# Learning and Communicating in the Standard System

## Learning

In order to learn material that is written in the standard system we have to remember that it will be referenced by notes, scales, chord symbols, intervals and roman numerals.

Therefore in order to understand what they are talking about we should have a method of viewing all these ideas in our system.

Whenever a note is referenced without context, then we can always look at it based on it's number representation. So for example if a request to play E is made we can think of that note as 4*.

But the moment we learn more information about the situation we can change it up, so let's say the harmonic backdrop was D* major, then when there is a request to play E, we think of this as an anchored interval 2.

Since we were just talking about D* major, we also need to be able to convert scale types into the anchor intervals they represent against the root of the scale, so when we see major we think 0 2 4 5 7 9 11 immediately.

We should know how to convert an interval in the standard system into a number so a tritone for us is a 6.

Additionally we should be able to take an chord symbol in standard notation like A#minmaj7, and say what relative interval collection it represents, that being 0 3 7 11, if we have set an anchor note, then we should be able to produce the ais generated by this chord as well, so if our anchor note was G# then they would be 2 5 9 1.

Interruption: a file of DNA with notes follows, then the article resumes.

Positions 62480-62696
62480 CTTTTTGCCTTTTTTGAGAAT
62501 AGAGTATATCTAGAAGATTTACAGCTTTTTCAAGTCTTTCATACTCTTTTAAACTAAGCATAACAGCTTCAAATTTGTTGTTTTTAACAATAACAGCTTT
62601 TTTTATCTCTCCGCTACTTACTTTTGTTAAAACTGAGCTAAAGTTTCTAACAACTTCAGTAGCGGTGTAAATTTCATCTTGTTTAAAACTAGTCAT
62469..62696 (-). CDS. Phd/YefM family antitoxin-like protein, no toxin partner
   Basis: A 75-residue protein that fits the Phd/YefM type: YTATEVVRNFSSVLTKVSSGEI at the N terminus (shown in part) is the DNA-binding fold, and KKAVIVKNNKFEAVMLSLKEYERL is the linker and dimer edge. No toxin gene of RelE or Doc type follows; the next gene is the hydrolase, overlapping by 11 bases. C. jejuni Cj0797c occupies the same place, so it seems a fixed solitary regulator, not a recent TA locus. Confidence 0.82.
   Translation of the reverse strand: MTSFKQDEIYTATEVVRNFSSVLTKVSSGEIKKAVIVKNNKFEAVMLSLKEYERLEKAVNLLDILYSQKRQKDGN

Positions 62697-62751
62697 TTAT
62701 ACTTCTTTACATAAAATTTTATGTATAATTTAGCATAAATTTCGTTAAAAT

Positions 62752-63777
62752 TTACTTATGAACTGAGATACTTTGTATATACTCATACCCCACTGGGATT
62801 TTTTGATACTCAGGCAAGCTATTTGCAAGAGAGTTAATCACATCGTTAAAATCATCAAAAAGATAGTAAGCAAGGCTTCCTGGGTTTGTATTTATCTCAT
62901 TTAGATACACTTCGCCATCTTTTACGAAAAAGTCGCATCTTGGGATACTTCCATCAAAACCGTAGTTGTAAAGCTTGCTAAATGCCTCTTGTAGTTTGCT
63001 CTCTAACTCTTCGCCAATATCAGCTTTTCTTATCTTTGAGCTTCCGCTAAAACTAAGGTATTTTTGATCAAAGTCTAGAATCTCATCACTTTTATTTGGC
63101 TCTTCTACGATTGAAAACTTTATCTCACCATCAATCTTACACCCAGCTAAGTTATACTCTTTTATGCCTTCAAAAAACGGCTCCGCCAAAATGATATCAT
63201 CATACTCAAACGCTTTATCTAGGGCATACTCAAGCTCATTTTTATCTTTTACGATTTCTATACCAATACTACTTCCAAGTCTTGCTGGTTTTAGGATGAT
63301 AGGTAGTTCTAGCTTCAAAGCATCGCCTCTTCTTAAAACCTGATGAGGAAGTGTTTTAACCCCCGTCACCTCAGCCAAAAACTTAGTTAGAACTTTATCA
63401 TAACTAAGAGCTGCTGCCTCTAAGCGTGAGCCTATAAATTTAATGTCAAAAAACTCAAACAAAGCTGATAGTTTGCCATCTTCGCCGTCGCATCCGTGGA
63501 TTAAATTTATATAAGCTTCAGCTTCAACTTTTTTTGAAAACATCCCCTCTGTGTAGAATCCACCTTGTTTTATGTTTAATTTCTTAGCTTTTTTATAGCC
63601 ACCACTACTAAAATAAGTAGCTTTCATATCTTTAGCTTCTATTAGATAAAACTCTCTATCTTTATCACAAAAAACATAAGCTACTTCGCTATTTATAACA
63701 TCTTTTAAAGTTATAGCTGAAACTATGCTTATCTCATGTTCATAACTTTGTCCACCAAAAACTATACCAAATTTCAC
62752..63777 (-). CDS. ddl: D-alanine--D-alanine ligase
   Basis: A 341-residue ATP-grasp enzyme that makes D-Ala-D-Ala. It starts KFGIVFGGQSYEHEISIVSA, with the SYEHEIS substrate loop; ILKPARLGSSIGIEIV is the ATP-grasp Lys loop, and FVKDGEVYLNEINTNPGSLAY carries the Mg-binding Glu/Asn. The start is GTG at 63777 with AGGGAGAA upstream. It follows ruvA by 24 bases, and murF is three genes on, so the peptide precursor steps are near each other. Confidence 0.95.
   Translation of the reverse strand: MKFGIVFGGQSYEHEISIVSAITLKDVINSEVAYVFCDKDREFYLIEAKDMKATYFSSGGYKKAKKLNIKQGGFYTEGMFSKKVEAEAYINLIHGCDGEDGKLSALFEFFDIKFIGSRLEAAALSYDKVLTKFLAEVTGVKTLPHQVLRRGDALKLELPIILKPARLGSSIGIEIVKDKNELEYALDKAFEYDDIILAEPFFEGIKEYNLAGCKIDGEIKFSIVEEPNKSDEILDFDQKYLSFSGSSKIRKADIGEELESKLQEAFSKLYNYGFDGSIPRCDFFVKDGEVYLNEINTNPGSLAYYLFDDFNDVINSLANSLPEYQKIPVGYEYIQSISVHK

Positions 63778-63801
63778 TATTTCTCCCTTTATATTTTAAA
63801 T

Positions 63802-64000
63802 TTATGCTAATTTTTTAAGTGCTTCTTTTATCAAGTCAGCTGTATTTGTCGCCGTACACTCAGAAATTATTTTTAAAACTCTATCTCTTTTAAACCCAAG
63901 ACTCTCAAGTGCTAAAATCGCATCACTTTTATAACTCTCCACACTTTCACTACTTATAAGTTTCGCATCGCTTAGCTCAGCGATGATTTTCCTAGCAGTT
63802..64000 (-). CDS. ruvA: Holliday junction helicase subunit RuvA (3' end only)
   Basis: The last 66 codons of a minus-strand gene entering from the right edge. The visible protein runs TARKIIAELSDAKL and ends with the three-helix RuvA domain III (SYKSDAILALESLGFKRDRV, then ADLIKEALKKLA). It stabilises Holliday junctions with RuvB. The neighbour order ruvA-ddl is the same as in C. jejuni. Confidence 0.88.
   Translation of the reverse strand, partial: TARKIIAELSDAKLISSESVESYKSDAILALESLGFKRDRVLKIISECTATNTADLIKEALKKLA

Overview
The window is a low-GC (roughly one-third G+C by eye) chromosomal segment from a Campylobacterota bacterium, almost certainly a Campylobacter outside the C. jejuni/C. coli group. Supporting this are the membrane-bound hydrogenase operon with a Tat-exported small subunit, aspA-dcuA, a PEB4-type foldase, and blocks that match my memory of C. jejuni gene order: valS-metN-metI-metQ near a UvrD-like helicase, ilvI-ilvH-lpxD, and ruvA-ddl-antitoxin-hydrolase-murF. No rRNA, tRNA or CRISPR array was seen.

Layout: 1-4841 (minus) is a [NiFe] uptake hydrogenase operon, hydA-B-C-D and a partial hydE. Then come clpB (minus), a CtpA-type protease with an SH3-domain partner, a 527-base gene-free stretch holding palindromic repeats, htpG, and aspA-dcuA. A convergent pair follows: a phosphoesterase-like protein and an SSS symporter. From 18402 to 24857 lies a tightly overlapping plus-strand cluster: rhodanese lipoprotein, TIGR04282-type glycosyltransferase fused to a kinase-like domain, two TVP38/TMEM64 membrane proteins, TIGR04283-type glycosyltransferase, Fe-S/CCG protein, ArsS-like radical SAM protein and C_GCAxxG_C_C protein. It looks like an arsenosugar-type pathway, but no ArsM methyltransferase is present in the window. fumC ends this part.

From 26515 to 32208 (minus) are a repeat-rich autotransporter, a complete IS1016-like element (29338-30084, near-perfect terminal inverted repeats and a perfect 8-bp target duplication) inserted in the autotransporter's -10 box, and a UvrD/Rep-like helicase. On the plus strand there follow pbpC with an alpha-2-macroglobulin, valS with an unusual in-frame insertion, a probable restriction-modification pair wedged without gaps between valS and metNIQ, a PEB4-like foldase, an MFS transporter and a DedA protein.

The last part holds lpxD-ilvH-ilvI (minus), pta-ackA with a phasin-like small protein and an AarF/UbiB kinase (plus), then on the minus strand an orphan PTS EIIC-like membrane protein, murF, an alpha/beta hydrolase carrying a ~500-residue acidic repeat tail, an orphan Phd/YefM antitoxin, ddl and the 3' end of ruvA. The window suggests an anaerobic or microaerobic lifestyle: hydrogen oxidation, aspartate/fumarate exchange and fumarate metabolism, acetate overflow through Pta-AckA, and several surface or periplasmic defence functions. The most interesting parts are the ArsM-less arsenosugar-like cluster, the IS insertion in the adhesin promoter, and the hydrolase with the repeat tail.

As for roman numerals we should be able to know what each of the numbered chords mean and not be confused by the different numberings, so for example the VI chord starts on the ai 5, and the V chord starts on the ai 7. Additionally we should know the process of turning a roman numeral chord into ais, for example the II chord is a minor 7th chord and therefore since that is a chord symbol, we know how to turn that into ais.

## Communicating

On the flip side we also need to be able to communicate ideas that we get from the anchor system to the standard system.

When we're talking about ais we can always extract the note out of it by adding the anchor note back to the ai (which is the reverse process) so if we have an anchor note of 5* and we have the ai 8, then the resulting note is 1*.

In the anchor system there is alot more freedom in the way we build stuff since we're never trying to use a predefined structure when we make chords, so for example if I want a major sound I can just grab 0 4 7 9 2 play them all at once and then enjoy that sound.

To explain that in the standard system, we have to attempt to find a structure which fits it, so for example let's say our anchor note was 2*, then we could say that we've played a D69 chord or we could describe it as a Bminsus7 chord, all we're trying to do is define that ai collection by using structures found in the standard system.

Note: We can describe it as Bminsus7, because if anchor on the 9, that ai collection becomes 0 5 3 7 10 which is the relative interval collection of a minsus7 quality chord.

Given any number we should be able to get the standard name equivalent from it so a 1 is a minor 2nd.